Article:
An LIB submarine’s underwater endurance may also not necessarily equal the multiple weeks an AIP-powered submarines is capable of. However, the greater battery life would give a submarine captain more flexibility on using more electricity for longer ultra-quiet stretches with the generators off, or for longer periods high-speed maneuvers. Overall, LIB alone may be more useful than AIP for submarines dispatched on short-range patrols.

It’s also worth noting that there’s no reason that lithium-ion batteries couldn’t be combined with AIP systems such as fuel cells for the best of both worlds—the principal downside being additional cost and space sacrificed to accommodate the AIP engines.

Kawasaki Heavy Industries will build one additional Soryu-class submarine with lithium ion batteries—the twelfth and last—and then Japan will begin developing a next-generation LIB-submarine. Some reports indicate the earlier Stirling AIP powered Soryus may also be upgraded with LIB.

Meanwhile, there are rumors of renewed interest in the Soryu from Australia. In 2016, Canberra passed over the Japanese submarine in favor of the French Shortfin Barracude for its plans to build twelve replacements for its Collins-class attack submarines. However, disagreements over the extent of French cooperation (the Aussies want more of it), and changes in the governments of both Paris and Canberra have put the arrangement= in question. However, Australian submarines would need to patrol much further from home waters than Japanese boats, and an Australin Soryu-based design would need to be lengthened to accommodate extra fuel and enlarged crew accommodations.

Regardless, Japan’s apparent deployment of reliable submarine lithium-ion battery technology marks a second major leap forward in the capabilities of affordable conventional submarines in the last twenty years. South Korea and China are also developing LIB submarines.

While the U.S. Navy is wedded to the premium capabilities of its far more expensive nuclear-powered attack and guided-missile submarines, it remains unable to pay for and build them fast enough to maintain the target fleet of sixty-six. The potential of LIB-submarine should give the Navy yet another reason to reevaluate that choice given intensifying security competition with both China and Russia.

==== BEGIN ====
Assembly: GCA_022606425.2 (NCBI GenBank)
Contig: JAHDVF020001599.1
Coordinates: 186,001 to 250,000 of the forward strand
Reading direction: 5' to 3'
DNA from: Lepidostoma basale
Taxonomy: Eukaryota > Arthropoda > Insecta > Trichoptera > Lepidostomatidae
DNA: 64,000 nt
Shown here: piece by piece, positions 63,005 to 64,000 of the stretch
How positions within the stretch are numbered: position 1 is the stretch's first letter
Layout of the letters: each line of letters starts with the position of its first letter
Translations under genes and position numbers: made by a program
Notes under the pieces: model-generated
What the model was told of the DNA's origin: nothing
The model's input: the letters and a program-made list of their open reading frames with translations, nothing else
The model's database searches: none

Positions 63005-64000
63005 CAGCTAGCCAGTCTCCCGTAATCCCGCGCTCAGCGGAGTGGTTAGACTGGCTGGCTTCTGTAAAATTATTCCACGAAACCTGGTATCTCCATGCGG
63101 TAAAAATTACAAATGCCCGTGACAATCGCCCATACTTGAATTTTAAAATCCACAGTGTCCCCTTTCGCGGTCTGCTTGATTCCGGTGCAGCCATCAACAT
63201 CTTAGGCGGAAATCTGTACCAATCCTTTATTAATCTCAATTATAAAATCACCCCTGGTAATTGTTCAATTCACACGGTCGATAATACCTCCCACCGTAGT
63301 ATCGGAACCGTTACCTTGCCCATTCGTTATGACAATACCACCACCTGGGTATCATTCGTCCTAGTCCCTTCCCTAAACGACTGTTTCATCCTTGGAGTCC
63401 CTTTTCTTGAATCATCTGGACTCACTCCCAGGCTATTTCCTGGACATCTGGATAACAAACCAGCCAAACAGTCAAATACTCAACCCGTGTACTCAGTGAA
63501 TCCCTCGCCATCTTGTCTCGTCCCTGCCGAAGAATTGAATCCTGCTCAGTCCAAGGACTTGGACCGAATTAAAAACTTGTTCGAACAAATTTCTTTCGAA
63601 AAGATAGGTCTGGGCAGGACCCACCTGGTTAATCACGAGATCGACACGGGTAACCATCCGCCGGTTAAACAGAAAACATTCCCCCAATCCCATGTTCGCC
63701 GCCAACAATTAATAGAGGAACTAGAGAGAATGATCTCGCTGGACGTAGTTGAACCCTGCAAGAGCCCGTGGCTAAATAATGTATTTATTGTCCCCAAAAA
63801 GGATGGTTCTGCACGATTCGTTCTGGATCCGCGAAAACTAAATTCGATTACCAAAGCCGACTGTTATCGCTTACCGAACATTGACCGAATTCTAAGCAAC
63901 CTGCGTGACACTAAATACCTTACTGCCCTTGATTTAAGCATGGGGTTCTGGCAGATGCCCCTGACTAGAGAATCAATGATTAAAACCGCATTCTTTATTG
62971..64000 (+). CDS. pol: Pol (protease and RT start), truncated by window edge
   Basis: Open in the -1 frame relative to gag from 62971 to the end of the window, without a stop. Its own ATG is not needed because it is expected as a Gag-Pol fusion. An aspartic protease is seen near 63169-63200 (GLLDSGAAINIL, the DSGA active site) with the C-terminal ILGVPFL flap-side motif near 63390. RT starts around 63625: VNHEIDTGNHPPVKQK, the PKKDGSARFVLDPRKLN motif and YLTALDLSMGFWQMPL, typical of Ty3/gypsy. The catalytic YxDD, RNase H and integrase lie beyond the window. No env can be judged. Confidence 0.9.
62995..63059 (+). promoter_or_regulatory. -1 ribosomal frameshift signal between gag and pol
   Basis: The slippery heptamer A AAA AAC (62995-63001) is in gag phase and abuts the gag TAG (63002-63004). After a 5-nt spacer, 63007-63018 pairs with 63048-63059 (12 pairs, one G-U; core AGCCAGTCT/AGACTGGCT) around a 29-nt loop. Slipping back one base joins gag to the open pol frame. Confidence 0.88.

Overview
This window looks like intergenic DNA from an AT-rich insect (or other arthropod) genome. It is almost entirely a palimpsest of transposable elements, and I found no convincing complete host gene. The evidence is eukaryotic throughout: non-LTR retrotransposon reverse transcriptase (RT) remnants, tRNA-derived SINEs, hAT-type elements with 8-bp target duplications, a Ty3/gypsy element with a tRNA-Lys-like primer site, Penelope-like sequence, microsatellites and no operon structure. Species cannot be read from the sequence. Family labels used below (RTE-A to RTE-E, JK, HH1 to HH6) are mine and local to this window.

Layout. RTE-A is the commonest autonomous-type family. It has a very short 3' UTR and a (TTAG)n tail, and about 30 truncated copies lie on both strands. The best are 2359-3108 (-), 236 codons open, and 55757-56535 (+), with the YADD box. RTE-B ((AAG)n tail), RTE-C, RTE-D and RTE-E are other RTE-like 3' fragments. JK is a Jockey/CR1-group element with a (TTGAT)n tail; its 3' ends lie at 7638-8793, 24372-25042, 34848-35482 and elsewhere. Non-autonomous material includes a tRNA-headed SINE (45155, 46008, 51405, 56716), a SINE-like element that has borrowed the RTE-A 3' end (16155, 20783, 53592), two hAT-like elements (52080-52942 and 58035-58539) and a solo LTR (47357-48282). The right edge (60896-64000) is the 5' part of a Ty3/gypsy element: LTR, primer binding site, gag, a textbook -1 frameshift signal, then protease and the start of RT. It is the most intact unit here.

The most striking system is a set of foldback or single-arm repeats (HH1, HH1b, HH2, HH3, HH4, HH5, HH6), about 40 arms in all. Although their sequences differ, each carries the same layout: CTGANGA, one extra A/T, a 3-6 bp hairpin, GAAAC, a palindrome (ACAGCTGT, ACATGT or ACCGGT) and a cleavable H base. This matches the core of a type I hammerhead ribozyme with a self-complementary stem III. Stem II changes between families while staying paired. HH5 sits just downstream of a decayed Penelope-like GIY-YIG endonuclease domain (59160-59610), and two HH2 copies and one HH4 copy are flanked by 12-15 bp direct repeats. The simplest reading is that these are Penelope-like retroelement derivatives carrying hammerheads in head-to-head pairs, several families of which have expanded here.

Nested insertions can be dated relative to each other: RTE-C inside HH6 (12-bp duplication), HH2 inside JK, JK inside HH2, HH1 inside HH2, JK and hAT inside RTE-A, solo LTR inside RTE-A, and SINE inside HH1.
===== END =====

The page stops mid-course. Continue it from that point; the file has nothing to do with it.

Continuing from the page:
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Japan scrambles jets to counter Russian bombers in its airspace
Russian bombers violated Japanese airspace, prompting a scramble of scramble of fighter planes to escort them away, Japan's defense ministry said.
June 21, 2019
By Ed Adamczyk

View attachment 8366
Two Russian Tu-95 bombers, similar to the one depicted, flew into Japanese airspace on Thursday for several minutes, the Japanese Foreign Ministry said.
Photo courtesy of U.K. Ministry of Defense


June 21 (UPI) -- Russian bombers violated Japanese airspace, prompting a scramble of fighter planes to escort them away, Japan's defense ministry said.

Two Tu-95 bombers entered Japanese airspace near Minamidaito Island in Okinawa Prefecture on Thursday morning for about three minutes, and one later re-entered the airspace for about two minutes near Hachijo Island in the Izu island chain, the ministry said. It added no dangerous maneuvers were observed.

The planes were later seen flying southward from the Sea of Japan through the Tsushima Strait between Japan and South Korea in the morning.

A "stern protest" against Russia was lodged over the incident, the Japanese Foreign Ministry later said. Russia insisted that the planes did not violate Japan's airspace but flew over international waters during a 14-hour flight.

"Two strategic bombers Tupolev-95MS of Russia's Aerospace Force flew a routine mission in the airspace over the international waters of the Sea of Japan and the East China and South China seas as well as the western part of the Pacific Ocean," the Russian Defense Ministry said in a statement on Friday. "The flight was carried out in strict compliance with the international rules of using international airspace, without any violations of the borders of other states."

Japan did not report the number of fighter planes it used to divert the Russian planes.

A report by Japan's Defense Ministry said its fighter jets had scrambled nearly 1,000 times against foreign aircraft approaching Japanese airspace in the year ending on March 31. Over 340 incidents involved Russian aircraft and 638 involved Chinese planes, it said.

 

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Japan, US Navy To Get Raytheon’s RAM Guided Missile Launching System
June 29, 2019

View attachment 8660
The RAM missile is a supersonic, quick-reaction, fire-and-forget system designed to destroy anti-ship missiles and other threats (image: US Navy)

Raytheon has won a $36.7 million contract to supply Rolling Airframe Missile (RAM) Guided Missile Launching System (GMLS) to Japan and the US Navy.

The deal is to procure material, fabricate parts, assemble, test and deliver RAM Mk 49 Mod 3 GMLSs. The contract combines purchases for the US Navy (91%) and the government of Japan (9%) under the Foreign Military Sales (FMS), the US Department of Defense said in a statement Friday.

RAM is a missile system designed to provide anti-ship missile defense for multiple ship platforms. The RAM guided-missile weapon system is co-developed and co-produced under an international cooperative program between the governments of the US and the Federal Republic of Germany.

Work is expected to be completed by June 2021.